Technology continues to change the face of hockey
Back when people started playing hockey, players strapped kitchen knives to the bottom of gumboots and used frozen cattle tails as shooting tools - cattle tails so cold, the players' hands would routinely fuse with their primitive "sticks."
...Yeah OK fine, that didn't happen, but still, most early hockey gear does look pretty primitive when laid aside today's protective materials made of near-weightless, bomb-proof materials.
(That stick above is available at auction, if you have a cool three or four mil kickin' around.)
Below is a quick look at where hockey now stands from a technology point of view. Rest assured, bigger steps are about to be made.
The bulk of today's protective equipment feels like it's been designed by NASA. The shoulder pads weigh about as much as they did in the '80s, only today you can step in the path of an oncoming van, drop your shoulder, and generally end up okay.
The old ones were ... well ...
...Less, protective, we'll say. (Those are Bobby Hull's old beauties above.)
All protective equipment has followed that trend, with some becoming increasingly form-fitting as it ages, which is quite the perk.
Undeniably, the two biggest areas of development have been in skates and sticks.
Today's top-end skates take about two ice sessions to break in entirely, and the steel snaps in and out, which means you can bring an extra set of sharpened blades to the bench to swap out when you loose an edge. Those high quality wheels rarely exceed the weight of a puck.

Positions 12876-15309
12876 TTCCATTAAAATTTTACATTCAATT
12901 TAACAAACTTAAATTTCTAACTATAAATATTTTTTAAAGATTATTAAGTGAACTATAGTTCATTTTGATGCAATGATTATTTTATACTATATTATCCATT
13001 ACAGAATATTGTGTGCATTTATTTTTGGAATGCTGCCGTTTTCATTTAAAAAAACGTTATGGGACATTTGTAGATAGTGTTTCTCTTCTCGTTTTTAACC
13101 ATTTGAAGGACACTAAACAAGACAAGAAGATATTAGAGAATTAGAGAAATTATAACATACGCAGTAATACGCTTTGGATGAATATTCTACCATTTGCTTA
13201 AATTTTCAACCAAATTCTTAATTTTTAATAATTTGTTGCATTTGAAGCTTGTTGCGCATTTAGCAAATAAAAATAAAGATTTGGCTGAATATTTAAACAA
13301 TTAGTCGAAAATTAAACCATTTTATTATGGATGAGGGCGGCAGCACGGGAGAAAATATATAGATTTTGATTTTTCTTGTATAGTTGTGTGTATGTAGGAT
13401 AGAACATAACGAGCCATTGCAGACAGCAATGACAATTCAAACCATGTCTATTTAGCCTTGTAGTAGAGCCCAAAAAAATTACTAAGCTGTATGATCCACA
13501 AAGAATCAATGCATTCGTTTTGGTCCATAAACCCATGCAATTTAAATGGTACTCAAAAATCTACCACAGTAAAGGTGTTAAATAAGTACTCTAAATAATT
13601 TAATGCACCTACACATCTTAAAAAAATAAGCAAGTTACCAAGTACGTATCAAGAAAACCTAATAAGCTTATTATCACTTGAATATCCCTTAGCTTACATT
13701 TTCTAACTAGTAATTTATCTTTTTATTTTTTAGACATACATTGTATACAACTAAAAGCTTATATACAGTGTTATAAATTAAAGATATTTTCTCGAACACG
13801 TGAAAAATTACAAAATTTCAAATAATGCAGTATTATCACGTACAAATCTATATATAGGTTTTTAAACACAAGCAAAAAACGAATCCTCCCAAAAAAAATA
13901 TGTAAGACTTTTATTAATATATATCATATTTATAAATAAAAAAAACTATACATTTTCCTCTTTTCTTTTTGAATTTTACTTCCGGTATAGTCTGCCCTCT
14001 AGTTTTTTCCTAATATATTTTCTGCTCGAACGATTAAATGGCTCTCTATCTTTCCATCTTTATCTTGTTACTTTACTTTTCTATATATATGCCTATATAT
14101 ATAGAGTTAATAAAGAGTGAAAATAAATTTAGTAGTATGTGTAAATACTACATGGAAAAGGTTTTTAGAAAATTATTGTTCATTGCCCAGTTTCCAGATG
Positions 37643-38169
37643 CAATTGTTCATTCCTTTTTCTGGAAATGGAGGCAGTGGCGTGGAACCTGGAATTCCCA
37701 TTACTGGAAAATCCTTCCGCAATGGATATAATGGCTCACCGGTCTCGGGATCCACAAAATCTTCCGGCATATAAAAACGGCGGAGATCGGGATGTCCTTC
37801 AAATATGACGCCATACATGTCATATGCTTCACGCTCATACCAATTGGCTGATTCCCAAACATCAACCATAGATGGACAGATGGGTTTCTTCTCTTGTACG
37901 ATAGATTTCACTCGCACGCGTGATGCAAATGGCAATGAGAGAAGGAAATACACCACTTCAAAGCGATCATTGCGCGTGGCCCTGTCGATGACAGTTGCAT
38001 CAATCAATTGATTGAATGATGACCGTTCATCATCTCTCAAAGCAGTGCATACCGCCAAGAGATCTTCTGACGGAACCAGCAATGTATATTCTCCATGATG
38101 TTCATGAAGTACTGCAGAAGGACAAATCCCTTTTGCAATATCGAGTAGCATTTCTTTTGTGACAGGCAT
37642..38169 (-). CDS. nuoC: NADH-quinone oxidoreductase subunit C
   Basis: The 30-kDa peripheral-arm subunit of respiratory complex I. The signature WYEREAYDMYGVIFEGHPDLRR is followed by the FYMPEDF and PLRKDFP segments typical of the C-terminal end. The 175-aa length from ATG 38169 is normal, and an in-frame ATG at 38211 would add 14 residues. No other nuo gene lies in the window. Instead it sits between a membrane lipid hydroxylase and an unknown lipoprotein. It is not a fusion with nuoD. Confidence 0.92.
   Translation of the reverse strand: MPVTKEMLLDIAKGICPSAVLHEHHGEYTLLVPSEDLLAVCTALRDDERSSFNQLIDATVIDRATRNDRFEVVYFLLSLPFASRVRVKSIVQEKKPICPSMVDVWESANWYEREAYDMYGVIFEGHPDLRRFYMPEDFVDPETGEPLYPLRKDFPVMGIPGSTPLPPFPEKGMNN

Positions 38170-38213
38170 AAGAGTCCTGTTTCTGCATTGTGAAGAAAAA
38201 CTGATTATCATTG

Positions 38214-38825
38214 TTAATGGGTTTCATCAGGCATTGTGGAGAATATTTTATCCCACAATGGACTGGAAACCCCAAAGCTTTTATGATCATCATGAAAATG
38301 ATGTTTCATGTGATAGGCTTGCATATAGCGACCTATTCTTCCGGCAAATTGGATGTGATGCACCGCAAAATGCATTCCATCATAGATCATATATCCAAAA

Old skates, however...
...Old skates looked like someone just snapped a pair of scissors in two and somehow screwed the metal onto a pair of vintage Chuck Taylors. Meanwhile, the skates on the right can stop bullets, repel water and if you click your heels three times, will take you home from Oz.
The advancement in the quality of hockey sticks is equally impressive (though I'll be honest, if I time-traveled to play hockey in the '40s and had to pick one piece of new technology, I'm bringing the skates).
At this point NHLers are using carbon-graphite wonder-sticks that are responsive, explosive and can even be made softer for those who like a bit more feel.
They've become so precise with the kick points that you can choose your own, you can dial in your own flex and each batch of 12 an NHLer gets has about, oh, 12 useable sticks.
Back in the '70s and '80s you'd be lucky if half the sticks were useable, let alone remotely the same.
There was a time when goaltenders stood mask-less and kicked at pucks while wearing 300-pound waterlogged leather pads. And while players didn't get the puck off the ice like they do today, the goalies still took their lumps.
The main changes for goaltenders are not dissimilar to those of skaters: protective equipment has gotten lighter and allows for a bigger range of movement, all while being safer than ever.